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PET WASTE - GREEN BIN IT!

April 9, 2017

As a cat-sitter in Waterloo Region I probably deal with more kitty litter, cat urine and poop than the average person.  When I go into a client’s home to clean the litter I do not leave the scoopings in the house, I take them with me to dispose of them.  I mean – would you want to come home from a trip after a few days or weeks to scooped litter piling up in your home.  I know I wouldn’t.  Many clients show me where the garbage bins are kept so I do not have to take the litter away with me in the car.

 

BUT, DID YOU KNOW PET WASTE CAN GO IN YOUR GREEN BIN?

 

That’s right, in Waterloo Region litter scoopings can be placed into the green bin.  Even the litter, when it’s that time for a total change can go in too.

 

BUT, DO IT PROPERLY!

 

There are a few guidelines to green binning cat waste.  The waste should be placed separately in a paper bag, wrapped in newspaper or placed between layers of newspaper in the bin.  This is to make sure the waste is between layers of organic materials to aid in the composting.

 

 

WHAT OTHER PET ITEMS CAN GO INTO THE GREEN BIN?

 

Besides your cat’s litter scoopings dog waste, cage bedding and waste can all go into the green bin.  Next time you furminate or groom your cat or dog REMEMBER fur can also be placed in the Green Bin (as can human hair).

 

Shredded paper, paper towels (without chemical cleaners on them) and used tissue can all be placed into your Green Bin as well.

 

I was on the Blue Bin bandwagon from the start but I do have to admit that I was not the most consistent user of the Green Bin when the program was first introduced several years ago.  I thought it was “too much trouble”, but with the recent change to garbage being picked up only every two weeks I knew I had to get on board.  And, what a difference it has made!  I’ve gone from one full big garbage can every week to one grocery bag of garbage per week.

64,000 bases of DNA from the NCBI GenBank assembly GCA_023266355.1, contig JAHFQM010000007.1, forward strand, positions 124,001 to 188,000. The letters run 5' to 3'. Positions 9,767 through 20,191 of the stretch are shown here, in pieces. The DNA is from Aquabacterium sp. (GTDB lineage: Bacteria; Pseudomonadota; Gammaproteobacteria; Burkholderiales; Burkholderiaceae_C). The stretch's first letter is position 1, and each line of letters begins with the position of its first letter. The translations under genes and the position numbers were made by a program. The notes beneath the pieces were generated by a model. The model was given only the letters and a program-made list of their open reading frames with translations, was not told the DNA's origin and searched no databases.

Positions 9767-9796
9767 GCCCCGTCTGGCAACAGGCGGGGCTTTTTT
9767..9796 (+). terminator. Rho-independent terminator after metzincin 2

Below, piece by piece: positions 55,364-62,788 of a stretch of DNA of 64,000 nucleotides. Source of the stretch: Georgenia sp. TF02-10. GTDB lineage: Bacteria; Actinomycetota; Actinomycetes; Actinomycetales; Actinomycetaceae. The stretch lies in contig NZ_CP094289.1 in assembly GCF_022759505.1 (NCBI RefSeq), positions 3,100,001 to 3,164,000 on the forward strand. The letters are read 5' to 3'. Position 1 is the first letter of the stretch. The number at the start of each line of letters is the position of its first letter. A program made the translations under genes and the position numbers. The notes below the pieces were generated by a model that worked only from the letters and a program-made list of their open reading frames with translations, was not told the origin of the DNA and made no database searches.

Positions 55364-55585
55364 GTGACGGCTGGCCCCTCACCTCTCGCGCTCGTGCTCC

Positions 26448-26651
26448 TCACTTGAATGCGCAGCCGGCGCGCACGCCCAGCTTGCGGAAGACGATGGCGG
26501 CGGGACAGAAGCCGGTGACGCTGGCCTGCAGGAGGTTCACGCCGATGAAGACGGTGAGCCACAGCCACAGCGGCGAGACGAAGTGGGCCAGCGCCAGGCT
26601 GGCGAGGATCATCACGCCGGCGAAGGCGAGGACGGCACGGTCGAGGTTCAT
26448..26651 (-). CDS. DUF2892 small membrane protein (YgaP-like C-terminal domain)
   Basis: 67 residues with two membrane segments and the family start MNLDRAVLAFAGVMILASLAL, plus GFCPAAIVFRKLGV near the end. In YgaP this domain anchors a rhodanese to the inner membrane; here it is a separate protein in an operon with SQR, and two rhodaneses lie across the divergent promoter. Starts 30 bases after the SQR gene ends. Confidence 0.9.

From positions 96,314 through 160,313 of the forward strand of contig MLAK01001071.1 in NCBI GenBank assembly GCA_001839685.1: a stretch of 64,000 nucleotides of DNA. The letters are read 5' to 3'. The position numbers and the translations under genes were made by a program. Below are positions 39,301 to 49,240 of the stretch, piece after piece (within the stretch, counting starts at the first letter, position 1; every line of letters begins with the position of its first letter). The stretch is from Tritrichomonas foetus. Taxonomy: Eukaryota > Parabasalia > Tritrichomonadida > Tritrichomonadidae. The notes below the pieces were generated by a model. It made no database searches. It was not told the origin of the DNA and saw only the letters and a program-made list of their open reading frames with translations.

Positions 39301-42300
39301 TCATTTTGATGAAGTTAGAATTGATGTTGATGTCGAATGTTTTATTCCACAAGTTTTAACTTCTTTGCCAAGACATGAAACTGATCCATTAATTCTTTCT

It’s amazing how much can be diverted to the Green Bin – including your pet waste (we all want to get that out of the house and to the curb as soon as possible), so let’s all do our part.

 

So what happens to all that organic waste?  It is composted and sold to local farmers as a soil enrichment and that eventually benefits us all.  So use your Green Bin and sort properly!

 

 

NOTE:  My research extended to Waterloo Region Green Binning only.  Allowable substances vary according to each municipality so check the guidelines in your area.  For more information on what can and cannot go into the Green Bin in Waterloo go to their website HERE.

 

NOTE:  Backyard composting is a little different as well, so do your research on that before beginning your “at home” composting project.

 

 

 

 

 

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